7 Healthy Recipe Ideas For Thanksgiving Sides

By Anthony Platte
Updated November 23, 2016
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7 Healthy Recipe Ideas For Thanksgiving SidesThis Thanksgiving, consider healthy recipe ideas for Thanksgiving sides. Presented here are healthy alternate recipes to replace those fattening Thanksgiving favorites!

1.) Mashed Cauliflower

Anyone watching carb content knows to avoid potatoes and starches. Staying away from mashed potatoes at Thanksgiving dinner is difficult. One solution is to boil and mash cauliflower instead of potatoes. After adding butter, milk, cream, and salt and pepper, the family's taste buds will never miss those potatoes. Save the carb count for the rest of the meal.

2.) Pumpkin Hummus

To lower the amount of fattening cream in traditional mashed potatoes, try mixing in a favorite hummus recipe such as pumpkin hummus. A rich, flavorful combination like pumpkin, red pepper, or wasabi hummus will add spice to mashed potatoes without all the extra calories in fattening creams.

3.) Homemade Cranberry Sauce

To avoid eating processed, high sodium cranberry sauce from a can, consider making a homemade version with fresh cranberries, lemon juice, and cranberry juice. Add maple syrup or orange juice for a sweet kick that still beats the processed sugar found in the can. Use leftover cranberry sauce as jam on toast, or mix it in a post-Thanksgiving morning oatmeal.

4.) Butternut Squash

Consider butternut squash as a low-fat side dish. Butternut squash is high in vitamin A, antioxidants and dietary fiber. Roasting is simple and can be done with just a drizzle of olive oil or balsamic vinegar. Or jazz that squash up with cinnamon and a pinch of brown sugar.

5.) Fresh Green Beans

The canned creamy soup and fried onions in traditional green bean casserole makes a fattening side dish high in sodium. Substituting fresh green beans is a simple, easy way to lower calories and salt content in a meal. Green beans contain high levels of vitamins K, A, and C. They are also high in manganese and fiber.

Directions:

Drizzle green beans with olive oil, salt, pepper, and garlic powder. Bake in the oven for fifteen minutes. Top with parmesan cheese before serving, or toss green beans in with other high-antioxidant ingredients like cranberries and almonds. Soak the cranberries in hot water for ten minutes. Stir-fry the green beans for three minutes or until bright green. Add the cranberries and stir until the water evaporates. Add the almonds and cook for one minute. Season with salt and pepper and serve.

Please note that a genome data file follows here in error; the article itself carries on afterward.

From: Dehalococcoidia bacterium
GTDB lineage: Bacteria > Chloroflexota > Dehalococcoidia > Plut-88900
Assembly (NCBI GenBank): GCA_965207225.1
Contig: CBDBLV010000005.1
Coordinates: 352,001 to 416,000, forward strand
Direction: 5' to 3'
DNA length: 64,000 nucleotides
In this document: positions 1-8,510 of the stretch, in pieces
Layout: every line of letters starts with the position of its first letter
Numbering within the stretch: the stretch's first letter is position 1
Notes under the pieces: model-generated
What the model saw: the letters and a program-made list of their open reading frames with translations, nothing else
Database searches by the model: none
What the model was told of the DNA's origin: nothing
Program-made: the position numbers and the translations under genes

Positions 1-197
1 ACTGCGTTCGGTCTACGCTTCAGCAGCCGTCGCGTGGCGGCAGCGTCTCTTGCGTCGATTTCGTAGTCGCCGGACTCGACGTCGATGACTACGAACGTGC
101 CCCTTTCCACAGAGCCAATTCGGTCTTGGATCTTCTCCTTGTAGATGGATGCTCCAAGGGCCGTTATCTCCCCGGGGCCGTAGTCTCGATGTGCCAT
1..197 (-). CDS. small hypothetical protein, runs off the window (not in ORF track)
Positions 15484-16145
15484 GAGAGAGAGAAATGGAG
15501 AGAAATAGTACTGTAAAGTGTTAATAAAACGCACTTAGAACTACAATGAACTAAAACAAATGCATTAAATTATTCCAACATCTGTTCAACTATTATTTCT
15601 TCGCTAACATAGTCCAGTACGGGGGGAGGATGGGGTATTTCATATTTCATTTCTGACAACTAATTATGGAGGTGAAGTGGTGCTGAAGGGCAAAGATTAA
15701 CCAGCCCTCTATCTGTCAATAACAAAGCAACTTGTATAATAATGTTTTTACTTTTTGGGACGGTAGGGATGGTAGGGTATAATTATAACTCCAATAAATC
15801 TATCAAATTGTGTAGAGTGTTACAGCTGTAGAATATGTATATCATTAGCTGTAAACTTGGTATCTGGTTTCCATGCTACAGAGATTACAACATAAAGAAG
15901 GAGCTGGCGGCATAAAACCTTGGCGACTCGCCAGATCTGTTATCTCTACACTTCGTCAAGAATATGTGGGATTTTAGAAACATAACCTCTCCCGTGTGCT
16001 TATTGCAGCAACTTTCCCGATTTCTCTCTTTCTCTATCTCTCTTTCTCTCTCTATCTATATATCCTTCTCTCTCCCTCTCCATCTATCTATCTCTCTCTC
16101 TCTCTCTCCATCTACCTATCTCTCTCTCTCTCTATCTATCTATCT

7.) Sweet Potatoe Casserole (Healthy Version)

Sweet potatoes topped with butter, marshmallows, and brown sugar are another Thanksgiving recipe high in fats and sugars. In this alternative recipe, sweet potatoes are topped with apples, pecans and cranberries for a twist on the holiday classic. Cinnamon, applesauce, and two tablespoons of maple syrup top it all off for a natural sweet flavor. Mix butter, maple syrup, applesauce and cinnamon to form the sauce that will bond the sweet potatoes together. Feel free to substitute other favorite nuts and mix and match flavors in this recipe.

Replace apples with pears and pecans with walnuts. Consider using raisins or chopped figs in place of cranberries. Use honey or agave nectar to replace the sugar in maple syrup. Whatever ingredients used, place the stuffing between slices cut in the sweet potato. Extra stuffing gets poured on top. Drizzle the remaining liquid over the sweet potatoes as well. Cover with foil and back for forty minutes. Remove the foil and bake for an additional ten minutes.

There are many healthy options available this Thanksgiving. Enjoy twists on classics and make new favorites from all the heart-healthy recipes.





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This site offers information designed for educational purposes only. You should not rely on any information on this site as a substitute for professional medical advice, diagnosis, treatment, or as a substitute for, professional counseling care, advice, diagnosis, or treatment. If you have any concerns or questions about your health, you should always consult with a physician or other health-care professional.